Bad news here.  This “Screen Time” thing is about all screens, including the TV screen.  Wireless tablets, smart phones, computers, TV.  If it’s got a screen and your kid is watching it, two hours is the limit for positive outcomes.  Two hours, total.  Per day.

There are significant things that happen in a child’s brain as they look at images on a screen for an extended period of time.  Most of which are potentially very harmful.  When images are changing every 1.8 seconds or so, neuro pathways get overstimulated and stay overstimulated for a while, and this generally isn’t a good thing.  How long the effect and the negative aspects of it last depends on many factors, and is different for different individuals.  But the fact that this over-stimulation thing happens is a given.  It happens to everyone.  If you’ve ever had the experience of your kid getting especially feisty and grouchy after a session of video games, you know this brain-thing is real.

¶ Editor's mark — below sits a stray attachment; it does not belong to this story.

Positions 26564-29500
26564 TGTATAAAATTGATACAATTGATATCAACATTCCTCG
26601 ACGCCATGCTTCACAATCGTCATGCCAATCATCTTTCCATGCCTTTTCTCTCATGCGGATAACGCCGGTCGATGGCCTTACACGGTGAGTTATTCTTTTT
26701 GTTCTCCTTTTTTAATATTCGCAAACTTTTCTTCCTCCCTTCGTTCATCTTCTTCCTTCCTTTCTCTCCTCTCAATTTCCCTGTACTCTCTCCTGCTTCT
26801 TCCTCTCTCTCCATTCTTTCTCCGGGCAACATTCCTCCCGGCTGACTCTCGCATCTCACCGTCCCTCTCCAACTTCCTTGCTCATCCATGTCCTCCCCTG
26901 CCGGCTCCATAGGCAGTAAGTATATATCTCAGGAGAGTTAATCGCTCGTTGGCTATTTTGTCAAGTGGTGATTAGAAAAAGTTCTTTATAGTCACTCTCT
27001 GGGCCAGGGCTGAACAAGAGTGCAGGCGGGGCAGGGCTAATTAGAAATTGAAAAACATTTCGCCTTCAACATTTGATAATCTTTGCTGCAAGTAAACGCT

With video games, in addition to the screen time involved, the content and theme of the game is an important issue.  Gratuitous violence, sexual innuendos (or blatantly sexual content), inappropriate language (swearing and otherwise), story lines that have to do with executing crimes, and many other themes are part of the video game landscape, and if you want to keep these things out of your kid’s lifestyle, you’ll need to at least consider keeping them out of the game cabinet.  I’m not interested in tell you what games you can have in your home and which ones you can’t.  You’re the parent.  You make that call.  But, please, make a call!